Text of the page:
How Does the Integumentary System Work?

The integumentary system works as a barrier to pathogens and physical trauma that would be dangerous to internal body systems, and it slows down water loss. It consists of the skin and any accessory structures or substances such as scales, feathers, fur or slime.

In humans and many other animals that spend significant time in direct sunlight, the skin is also the site of vitamin D production. In humans, it serves as a site for excretion of waste products through sweat. It is a major sensory system, able to detect touch, pressure, pain, heat and cold.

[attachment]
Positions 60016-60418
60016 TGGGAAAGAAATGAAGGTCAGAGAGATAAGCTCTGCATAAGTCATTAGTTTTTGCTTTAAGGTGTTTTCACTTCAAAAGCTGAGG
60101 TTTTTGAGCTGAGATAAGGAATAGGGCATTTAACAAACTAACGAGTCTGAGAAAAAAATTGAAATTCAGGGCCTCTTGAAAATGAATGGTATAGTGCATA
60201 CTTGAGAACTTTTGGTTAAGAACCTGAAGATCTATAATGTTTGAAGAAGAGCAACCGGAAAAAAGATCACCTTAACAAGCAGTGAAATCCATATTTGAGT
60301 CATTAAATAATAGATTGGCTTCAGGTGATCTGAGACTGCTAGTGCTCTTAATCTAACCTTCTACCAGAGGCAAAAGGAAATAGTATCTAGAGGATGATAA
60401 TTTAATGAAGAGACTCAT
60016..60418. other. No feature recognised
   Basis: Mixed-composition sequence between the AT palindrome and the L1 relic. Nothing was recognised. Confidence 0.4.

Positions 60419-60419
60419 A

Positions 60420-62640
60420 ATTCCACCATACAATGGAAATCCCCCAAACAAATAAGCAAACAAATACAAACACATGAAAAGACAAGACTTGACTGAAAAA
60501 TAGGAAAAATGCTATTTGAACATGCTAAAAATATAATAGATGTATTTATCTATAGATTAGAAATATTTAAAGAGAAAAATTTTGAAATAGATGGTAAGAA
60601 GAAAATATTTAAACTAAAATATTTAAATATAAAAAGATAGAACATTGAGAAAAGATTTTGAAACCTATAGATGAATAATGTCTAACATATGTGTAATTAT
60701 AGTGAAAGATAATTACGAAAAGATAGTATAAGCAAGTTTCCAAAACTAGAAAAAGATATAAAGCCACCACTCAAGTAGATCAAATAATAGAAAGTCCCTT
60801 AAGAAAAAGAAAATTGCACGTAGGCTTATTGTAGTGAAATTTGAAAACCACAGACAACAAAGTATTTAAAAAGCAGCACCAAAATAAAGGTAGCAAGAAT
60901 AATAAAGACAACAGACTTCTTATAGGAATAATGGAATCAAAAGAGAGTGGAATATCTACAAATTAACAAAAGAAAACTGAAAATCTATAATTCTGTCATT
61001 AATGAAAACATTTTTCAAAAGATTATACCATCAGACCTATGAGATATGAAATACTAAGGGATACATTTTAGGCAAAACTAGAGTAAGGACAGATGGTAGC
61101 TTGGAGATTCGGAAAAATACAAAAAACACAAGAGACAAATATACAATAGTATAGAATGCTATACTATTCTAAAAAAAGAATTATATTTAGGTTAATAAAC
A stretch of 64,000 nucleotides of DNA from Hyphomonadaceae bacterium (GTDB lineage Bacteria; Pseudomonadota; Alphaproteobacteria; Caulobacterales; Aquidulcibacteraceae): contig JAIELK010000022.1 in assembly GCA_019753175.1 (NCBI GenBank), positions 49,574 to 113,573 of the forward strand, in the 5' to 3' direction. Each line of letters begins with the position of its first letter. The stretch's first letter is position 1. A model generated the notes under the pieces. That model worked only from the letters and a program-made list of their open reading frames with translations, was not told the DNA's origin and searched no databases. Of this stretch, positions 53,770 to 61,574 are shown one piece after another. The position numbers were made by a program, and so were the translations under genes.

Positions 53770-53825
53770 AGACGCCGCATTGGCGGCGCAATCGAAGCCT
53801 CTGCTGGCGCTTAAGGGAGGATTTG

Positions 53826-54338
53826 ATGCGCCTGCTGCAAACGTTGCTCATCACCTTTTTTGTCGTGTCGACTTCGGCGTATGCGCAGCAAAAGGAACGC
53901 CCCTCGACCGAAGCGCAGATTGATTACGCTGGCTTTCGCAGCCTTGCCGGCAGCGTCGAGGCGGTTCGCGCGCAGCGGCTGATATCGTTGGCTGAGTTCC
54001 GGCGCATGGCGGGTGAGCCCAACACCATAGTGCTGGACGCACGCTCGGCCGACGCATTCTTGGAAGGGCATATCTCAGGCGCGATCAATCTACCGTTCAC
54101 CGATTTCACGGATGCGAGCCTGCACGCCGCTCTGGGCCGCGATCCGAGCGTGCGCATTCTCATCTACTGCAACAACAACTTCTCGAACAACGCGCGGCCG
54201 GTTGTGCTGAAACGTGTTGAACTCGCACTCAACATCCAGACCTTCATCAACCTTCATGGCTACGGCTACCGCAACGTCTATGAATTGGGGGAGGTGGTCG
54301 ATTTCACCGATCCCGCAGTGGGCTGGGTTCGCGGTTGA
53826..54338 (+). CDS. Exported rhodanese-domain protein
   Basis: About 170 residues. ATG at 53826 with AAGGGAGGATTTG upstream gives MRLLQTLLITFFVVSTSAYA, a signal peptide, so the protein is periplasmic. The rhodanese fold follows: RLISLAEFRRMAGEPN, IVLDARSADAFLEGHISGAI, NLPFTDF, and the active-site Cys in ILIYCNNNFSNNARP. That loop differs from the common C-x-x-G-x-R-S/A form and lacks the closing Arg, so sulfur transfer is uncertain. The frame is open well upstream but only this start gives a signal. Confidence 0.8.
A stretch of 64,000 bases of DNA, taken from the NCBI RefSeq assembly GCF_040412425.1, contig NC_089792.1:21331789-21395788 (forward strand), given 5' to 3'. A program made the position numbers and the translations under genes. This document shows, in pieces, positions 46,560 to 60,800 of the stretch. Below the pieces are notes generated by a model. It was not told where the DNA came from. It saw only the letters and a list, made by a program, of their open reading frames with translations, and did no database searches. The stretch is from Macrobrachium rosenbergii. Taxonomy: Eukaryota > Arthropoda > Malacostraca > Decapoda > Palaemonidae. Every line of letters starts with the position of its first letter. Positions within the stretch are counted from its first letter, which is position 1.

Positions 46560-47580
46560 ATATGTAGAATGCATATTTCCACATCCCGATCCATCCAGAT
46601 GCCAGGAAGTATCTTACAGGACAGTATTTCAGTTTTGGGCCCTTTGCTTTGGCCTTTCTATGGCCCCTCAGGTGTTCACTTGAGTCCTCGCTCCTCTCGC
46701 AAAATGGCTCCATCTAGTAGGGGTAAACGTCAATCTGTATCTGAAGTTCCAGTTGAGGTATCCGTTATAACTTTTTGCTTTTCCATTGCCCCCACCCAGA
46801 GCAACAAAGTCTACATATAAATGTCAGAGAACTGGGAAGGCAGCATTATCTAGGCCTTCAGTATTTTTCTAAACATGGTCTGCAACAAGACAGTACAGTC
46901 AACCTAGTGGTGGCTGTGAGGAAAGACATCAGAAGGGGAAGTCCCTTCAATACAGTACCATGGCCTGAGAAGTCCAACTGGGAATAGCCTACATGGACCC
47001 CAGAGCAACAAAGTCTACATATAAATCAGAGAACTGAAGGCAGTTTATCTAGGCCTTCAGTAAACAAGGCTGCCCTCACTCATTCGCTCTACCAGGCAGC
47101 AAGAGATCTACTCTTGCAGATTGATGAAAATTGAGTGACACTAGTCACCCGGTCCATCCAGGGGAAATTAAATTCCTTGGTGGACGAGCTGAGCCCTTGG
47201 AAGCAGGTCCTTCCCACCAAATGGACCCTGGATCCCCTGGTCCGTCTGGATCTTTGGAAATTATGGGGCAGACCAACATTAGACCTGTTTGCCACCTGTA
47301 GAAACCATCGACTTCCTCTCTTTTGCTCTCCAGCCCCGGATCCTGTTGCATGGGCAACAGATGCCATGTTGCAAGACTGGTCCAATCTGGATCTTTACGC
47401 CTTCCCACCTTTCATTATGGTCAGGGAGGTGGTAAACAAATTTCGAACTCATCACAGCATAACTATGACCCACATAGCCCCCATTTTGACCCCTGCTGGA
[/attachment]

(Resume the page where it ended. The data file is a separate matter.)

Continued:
The integumentary system is generally quite complex and varies greatly between groups of animals. In humans, the skin is composed of three major layers.

The epidermis is the topmost layer and has the function of protection and waterproofing. The cells primarily responsible for this produce keratin, a tough, fibrous protein. Beneath the epidermis is the dermis, which is full of connective tissues reinforced with collagen proteins. This layer gives the skin stretchiness and flexibility, while keeping it taut against the underlying tissues. The bottommost and thickest layer of skin is the hypodermis, which is mostly composed of cells that accumulate and store body fats.